We can get this for you pretty soon!
The powerful firsthand account of life in the streets of São Paulo that drew international attention to the plight of the poor.
Includes eight pages of photographs and an afterword by Robert M. Levine
Translated from the Portuguese by David S. Clair
About the Author
Carolina Maria de Jesus, a Brazilian woman with only two years of schooling, was the mother of three illegitimate children, each born of a different father. This story of her life in São Paulo stands as a vivid, incendiary social document. With stark simplicity, Carolina describes her squalid neighborhood, the favela, and tells how she lived hand to mouth. To keep herself and her children barely alive, to stave off their ever-present hunger, Carolina must scavenge for scraps of metal and paper in the gutter to sell. Her story is a witness to the vicious fights, the knifings, and the sordid sex of the favelados—prisoners of poverty, prey of the unscrupulous, and the breeders of revolution.
Robert M. Levine devoted his career to Brazilian social history. He chaired the National Committee on Brazilian Studies and the Columbia University Seminar on Brazil and was director of the Center for Latin American Studies, University of Miami. His major books include Vale of Tears and Father of the Poor? Vargas and His Era.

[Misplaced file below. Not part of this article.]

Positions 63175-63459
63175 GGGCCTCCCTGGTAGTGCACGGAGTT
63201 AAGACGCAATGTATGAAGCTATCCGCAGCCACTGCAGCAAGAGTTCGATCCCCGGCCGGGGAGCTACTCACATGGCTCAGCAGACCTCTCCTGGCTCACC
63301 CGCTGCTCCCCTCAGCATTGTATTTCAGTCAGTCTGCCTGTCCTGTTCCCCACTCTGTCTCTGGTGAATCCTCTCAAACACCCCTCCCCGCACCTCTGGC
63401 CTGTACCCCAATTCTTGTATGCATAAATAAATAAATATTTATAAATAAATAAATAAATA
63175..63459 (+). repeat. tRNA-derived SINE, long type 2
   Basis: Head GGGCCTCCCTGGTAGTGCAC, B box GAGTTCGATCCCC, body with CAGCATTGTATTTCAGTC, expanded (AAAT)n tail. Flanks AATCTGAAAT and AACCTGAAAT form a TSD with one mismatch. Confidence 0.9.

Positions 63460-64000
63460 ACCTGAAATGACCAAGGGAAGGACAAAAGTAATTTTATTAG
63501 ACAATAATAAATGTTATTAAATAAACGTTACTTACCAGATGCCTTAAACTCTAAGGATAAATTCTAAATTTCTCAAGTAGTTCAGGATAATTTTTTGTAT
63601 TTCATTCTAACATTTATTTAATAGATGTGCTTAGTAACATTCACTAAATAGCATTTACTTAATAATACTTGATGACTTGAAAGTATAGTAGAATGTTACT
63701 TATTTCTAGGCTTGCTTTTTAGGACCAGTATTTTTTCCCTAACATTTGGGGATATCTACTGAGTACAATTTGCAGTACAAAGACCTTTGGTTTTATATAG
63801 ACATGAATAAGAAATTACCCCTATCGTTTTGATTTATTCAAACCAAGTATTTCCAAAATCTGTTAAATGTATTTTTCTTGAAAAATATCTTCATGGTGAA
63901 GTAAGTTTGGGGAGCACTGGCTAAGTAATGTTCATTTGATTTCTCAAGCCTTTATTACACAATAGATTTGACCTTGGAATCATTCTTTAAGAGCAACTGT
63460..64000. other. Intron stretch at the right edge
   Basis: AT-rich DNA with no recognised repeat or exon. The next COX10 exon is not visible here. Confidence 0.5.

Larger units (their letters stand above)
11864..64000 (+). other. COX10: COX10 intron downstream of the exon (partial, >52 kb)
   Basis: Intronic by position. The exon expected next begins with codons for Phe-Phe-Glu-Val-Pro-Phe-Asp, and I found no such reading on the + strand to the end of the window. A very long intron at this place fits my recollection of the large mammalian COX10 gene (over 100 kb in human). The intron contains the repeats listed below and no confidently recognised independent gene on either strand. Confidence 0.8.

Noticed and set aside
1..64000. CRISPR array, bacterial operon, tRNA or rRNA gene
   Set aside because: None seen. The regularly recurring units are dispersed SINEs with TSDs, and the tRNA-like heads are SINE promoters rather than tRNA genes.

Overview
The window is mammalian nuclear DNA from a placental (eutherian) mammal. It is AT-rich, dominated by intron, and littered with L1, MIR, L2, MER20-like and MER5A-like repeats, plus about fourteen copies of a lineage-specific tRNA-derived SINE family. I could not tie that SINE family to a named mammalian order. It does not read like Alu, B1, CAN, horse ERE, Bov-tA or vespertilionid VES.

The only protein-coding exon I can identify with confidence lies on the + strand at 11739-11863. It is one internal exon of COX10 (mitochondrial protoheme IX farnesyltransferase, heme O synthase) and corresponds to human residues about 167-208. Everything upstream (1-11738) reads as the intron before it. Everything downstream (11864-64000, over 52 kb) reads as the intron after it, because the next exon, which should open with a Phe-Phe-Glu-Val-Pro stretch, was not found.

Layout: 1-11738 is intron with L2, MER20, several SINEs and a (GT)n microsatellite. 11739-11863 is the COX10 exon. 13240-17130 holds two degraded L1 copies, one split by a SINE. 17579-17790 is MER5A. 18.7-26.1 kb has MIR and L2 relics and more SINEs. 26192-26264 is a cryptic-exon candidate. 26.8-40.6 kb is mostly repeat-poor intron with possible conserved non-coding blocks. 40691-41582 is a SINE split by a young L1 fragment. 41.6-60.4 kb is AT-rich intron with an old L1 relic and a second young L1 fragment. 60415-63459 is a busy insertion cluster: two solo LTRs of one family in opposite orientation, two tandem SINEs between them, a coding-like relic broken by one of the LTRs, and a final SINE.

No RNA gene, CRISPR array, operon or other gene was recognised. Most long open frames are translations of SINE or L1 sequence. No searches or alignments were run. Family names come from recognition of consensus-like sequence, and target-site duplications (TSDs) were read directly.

“Written between 1955 and 1960, Child of the Dark is the daily journal of an artist, a writer who, as the single mother of three young children, supports her family by picking through garbage for paper and scraps to sell. They live in a cardboard and wood-scrap shack in a Brazilian slum called the favelas, where there is no plumbing, and one public cold-water spigot is the only clean water source for several hundred people. Her journal documents the lives favelados are forced to live....Carolina de Jesus is a poet of intense dignity.”—500 Great Books by Women
“A haunting chronicle…a dramatic document of the dispossessed that both shocks and moves the reader.”—New York Herald Tribune
“It is a minor classic—because it is one of the very few books that have ever been written about the lowest and the poorest, les misérables, by one of themselves.”—Horizon
“It is both an ugly book and a touchingly beautiful book. It carries protest and it carries compassion. There is even bitter humor. As a fast-paced and strangely observant account of sheer misery, Child of the Dark is an immensely disturbing study of what can happen to a segment of the population of one of the world’s potentially wealthiest nations…a rarely matched essay on the meaning and feeling of hunger, degradation, and want.”—The New York Times Book Review